Over 400 wetland, field and forest acres make up Holt Pond Preserve in Naples, Maine, including a 41 acre shallow lake (with a maximum depth of 10 feet). There's a Red Maple swamp area to meander through as well as hummocks, "nutrient rich glacial deposits where hemlocks take root". Grey Herons nest in the area, but beavers, a variety of fish, moose, minx, and numerous species of birds also make this area their home. Moss, pitcher plants, swamp rose, water lillies, and a variety of broadleaf and evergreen trees grow abundant. It's a quiet, meandering 5.3 mile walk through wooded paths and on bouncy boardwalks that rest on floating sphagnum moss.
In no hurry, we strolled along the trail, stopping often and looking for signs of spring. The swamp grass and broadleafs remain brown and yellowed from winter. We heard Canada Geese as soon as we reached the pond and soon they flew overhead, honking loudly. We searched for frogs along the pond's edges and swaying plant life beneath the water's surface, but only found Water Skiers flitting about the surface. Blue Jays squawked from the trees overhead.
We found different kinds of fungus and moss growing on both live and dead trees.
Cati searched and found some "baby" Fiddlehead Ferns just a few inches tall along the wetland areas. Fiddleheads can be harvested, cooked and eaten. (The taste reminds me of asparagus. Bleck! :wink:) Wintergreen was everywhere. The kids plucked some leaves to crush and smell.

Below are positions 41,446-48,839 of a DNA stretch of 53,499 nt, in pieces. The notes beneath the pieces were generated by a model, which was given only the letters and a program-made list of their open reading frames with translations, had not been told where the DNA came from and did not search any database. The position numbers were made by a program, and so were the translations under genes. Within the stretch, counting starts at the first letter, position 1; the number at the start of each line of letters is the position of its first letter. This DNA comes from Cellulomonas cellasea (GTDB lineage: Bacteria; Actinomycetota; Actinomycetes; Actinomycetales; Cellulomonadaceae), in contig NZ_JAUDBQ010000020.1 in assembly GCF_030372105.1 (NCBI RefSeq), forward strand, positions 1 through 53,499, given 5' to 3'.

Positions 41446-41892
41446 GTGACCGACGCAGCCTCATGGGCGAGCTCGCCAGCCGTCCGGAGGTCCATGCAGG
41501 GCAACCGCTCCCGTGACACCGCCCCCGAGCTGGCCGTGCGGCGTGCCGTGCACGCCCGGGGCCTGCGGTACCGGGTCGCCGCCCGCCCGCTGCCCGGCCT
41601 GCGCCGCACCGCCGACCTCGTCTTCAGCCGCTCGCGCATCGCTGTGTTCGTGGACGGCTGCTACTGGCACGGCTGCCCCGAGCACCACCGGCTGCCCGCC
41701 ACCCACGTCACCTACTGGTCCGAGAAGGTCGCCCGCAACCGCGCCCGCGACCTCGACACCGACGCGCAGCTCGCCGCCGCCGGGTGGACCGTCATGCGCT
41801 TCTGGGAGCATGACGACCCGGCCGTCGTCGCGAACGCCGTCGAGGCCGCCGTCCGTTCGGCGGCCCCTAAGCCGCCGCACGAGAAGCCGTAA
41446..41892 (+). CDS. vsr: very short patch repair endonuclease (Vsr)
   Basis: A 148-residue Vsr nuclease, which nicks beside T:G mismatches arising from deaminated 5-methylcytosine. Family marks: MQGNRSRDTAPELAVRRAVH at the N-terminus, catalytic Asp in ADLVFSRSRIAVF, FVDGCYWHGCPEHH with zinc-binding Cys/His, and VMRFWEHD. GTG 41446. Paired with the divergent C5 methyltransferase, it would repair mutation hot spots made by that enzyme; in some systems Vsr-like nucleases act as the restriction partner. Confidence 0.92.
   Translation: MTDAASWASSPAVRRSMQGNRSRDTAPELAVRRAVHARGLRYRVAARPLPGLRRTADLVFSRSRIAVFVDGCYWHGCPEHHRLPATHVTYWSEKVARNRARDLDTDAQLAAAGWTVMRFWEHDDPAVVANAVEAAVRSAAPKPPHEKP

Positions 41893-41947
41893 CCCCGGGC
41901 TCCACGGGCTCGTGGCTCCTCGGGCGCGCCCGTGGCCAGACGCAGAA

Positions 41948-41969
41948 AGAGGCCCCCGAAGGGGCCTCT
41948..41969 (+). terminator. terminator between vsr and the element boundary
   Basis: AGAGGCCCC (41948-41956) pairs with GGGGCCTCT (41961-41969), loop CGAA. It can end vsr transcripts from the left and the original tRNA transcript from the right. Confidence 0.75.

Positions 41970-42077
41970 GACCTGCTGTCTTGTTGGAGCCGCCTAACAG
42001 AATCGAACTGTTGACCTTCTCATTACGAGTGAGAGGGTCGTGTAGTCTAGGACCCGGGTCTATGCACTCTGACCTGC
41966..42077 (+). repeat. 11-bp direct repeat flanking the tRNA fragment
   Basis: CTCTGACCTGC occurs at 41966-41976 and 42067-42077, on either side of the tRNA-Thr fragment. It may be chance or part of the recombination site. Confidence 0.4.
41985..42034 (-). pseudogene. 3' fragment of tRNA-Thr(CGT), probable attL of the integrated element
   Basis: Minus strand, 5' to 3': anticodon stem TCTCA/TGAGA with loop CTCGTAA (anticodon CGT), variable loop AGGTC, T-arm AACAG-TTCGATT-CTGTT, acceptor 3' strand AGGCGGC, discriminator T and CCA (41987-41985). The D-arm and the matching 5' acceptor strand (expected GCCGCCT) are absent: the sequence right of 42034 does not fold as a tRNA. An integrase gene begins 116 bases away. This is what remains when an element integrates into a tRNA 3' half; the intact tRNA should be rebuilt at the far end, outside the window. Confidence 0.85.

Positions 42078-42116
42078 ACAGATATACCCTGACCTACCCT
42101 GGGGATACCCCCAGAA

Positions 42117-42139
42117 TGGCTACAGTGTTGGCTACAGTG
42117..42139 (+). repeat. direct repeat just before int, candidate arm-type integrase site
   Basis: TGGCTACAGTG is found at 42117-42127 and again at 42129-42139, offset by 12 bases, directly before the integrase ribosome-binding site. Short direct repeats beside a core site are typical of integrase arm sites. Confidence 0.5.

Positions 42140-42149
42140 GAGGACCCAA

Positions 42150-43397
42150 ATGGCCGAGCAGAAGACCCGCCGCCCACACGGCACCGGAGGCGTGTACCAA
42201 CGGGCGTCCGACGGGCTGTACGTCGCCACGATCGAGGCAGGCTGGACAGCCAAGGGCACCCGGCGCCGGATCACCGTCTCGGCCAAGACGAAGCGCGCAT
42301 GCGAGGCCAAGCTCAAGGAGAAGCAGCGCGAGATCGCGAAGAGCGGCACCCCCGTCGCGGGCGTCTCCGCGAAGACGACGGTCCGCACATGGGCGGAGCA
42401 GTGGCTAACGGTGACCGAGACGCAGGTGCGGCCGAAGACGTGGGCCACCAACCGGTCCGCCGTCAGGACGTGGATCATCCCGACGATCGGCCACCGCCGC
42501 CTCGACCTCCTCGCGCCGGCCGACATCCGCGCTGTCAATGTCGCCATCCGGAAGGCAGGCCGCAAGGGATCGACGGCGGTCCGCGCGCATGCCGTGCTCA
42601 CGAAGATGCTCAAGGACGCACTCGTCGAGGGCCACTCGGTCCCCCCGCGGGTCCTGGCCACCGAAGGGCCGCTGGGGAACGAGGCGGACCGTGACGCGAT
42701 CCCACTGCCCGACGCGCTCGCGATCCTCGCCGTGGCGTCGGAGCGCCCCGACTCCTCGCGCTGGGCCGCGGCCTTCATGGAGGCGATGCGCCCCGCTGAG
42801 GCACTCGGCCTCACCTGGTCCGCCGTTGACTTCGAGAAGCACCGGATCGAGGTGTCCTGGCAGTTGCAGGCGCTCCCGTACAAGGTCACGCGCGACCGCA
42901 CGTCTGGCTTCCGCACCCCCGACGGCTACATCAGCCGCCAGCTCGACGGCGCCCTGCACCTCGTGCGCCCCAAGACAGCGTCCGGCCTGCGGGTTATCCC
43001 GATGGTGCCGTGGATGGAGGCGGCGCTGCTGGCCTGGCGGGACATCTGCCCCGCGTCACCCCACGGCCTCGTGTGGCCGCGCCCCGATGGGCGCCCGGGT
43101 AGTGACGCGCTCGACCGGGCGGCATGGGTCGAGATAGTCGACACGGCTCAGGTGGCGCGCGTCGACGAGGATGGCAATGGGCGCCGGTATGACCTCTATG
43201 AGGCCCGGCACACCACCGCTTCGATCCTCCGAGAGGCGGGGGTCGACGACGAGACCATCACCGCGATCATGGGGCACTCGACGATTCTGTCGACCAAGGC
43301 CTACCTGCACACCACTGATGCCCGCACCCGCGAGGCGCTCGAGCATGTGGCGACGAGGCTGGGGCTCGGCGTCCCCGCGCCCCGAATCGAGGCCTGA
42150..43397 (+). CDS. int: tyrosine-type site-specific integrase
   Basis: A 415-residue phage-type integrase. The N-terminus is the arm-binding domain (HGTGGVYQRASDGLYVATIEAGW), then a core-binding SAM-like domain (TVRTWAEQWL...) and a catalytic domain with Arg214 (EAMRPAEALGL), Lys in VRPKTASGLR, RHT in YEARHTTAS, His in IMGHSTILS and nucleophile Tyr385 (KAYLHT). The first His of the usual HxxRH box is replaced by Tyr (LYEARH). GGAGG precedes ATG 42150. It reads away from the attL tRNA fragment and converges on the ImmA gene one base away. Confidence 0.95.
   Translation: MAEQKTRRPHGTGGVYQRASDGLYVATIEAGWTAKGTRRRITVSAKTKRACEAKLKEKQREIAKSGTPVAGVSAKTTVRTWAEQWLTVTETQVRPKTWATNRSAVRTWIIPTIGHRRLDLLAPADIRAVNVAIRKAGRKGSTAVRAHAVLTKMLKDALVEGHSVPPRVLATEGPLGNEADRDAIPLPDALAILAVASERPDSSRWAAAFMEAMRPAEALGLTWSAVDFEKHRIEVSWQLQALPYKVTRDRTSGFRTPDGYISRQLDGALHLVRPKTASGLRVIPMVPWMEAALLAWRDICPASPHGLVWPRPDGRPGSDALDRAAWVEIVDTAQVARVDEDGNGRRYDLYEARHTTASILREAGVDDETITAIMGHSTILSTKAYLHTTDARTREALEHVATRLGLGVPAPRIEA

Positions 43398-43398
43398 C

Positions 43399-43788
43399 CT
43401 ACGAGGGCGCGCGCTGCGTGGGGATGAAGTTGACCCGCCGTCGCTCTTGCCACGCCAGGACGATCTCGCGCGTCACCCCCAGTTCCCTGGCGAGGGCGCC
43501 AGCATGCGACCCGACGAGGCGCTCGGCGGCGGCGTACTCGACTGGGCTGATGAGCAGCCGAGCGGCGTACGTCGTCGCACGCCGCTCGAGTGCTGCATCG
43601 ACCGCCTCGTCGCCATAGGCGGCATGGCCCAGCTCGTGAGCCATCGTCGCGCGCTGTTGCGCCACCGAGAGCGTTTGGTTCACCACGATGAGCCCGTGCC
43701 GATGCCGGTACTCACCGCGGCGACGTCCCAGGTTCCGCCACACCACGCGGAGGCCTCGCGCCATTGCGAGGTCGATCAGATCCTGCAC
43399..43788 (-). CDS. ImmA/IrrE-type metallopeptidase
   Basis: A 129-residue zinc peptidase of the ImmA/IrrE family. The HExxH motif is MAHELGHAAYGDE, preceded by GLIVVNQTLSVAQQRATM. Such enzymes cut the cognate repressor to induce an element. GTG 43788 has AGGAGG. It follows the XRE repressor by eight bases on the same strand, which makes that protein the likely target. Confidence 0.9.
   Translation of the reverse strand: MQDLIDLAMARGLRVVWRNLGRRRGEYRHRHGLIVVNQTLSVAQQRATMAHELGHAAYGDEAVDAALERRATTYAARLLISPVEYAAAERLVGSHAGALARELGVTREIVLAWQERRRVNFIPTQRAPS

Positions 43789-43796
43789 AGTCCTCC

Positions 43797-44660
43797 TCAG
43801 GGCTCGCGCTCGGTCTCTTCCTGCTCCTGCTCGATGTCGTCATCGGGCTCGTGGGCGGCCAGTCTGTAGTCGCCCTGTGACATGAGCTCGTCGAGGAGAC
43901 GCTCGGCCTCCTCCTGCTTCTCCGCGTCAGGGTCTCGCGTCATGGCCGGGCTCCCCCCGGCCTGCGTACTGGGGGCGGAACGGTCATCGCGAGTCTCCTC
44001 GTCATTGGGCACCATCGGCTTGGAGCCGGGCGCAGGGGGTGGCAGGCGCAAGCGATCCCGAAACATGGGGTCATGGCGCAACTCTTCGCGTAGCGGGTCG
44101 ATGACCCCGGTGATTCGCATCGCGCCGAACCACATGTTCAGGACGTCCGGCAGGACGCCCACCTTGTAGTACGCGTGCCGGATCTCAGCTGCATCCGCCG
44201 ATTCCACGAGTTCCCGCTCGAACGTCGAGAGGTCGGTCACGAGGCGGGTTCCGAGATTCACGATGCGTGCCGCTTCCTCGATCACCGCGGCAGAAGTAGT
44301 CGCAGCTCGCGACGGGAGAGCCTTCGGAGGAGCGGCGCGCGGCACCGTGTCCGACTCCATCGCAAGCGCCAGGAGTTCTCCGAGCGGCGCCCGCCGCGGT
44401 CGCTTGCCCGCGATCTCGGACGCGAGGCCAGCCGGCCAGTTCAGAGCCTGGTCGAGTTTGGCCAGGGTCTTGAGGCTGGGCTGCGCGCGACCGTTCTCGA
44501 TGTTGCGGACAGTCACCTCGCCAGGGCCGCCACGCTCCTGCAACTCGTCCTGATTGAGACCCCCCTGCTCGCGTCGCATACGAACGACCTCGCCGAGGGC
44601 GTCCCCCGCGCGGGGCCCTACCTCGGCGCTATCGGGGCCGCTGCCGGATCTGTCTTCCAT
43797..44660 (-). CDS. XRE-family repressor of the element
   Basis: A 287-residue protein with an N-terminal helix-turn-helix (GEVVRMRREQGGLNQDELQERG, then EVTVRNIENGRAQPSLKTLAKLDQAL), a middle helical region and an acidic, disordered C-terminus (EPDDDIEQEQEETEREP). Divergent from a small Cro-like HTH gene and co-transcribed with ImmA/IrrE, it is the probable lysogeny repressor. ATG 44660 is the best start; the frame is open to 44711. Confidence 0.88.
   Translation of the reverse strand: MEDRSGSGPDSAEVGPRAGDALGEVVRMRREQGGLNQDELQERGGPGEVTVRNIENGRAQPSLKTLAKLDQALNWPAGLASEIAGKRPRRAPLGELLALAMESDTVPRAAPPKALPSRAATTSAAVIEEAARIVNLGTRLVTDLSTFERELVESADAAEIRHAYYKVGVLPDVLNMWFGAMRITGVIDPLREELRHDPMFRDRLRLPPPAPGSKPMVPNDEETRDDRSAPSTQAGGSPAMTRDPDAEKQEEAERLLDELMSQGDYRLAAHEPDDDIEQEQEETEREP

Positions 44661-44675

We also located both male and female catkins. Can you tell which is which? (Hint: We call the male catkins 'bananas'.) Catkins are flower clusters on certain species of trees such as birch, willow, chestnut, and hickory and are either wind or insect pollinated. These males, old and brown from another season, are usually a yellow-green, but the females tend to be brownish cones.
Sam was quite fascinated with this grouping of plants in the middle of a ring of trees. The leaves felt "velvety" and were a vibrant green. (We're still working on identifying them.)
Along the way, we stopped for a snack break among some Fairy Houses that previous visitors had constructed. Inspired, Cati created her own house to go with the the others who were in "disrepair" from the winter months. Using only natural plants from around the area, she made a tipi-style house with an awning over the door, a garden of pine cones and a stick fence.
We decided to turn back after we reached about half-way and followed a narrow, deeply rutted dirt road back to the parking lot. It was getting warm and SOMEONE didn't pack enough food to satisfy the hikers. :wink: And trust me - hungry hikers make for grumpy explorers!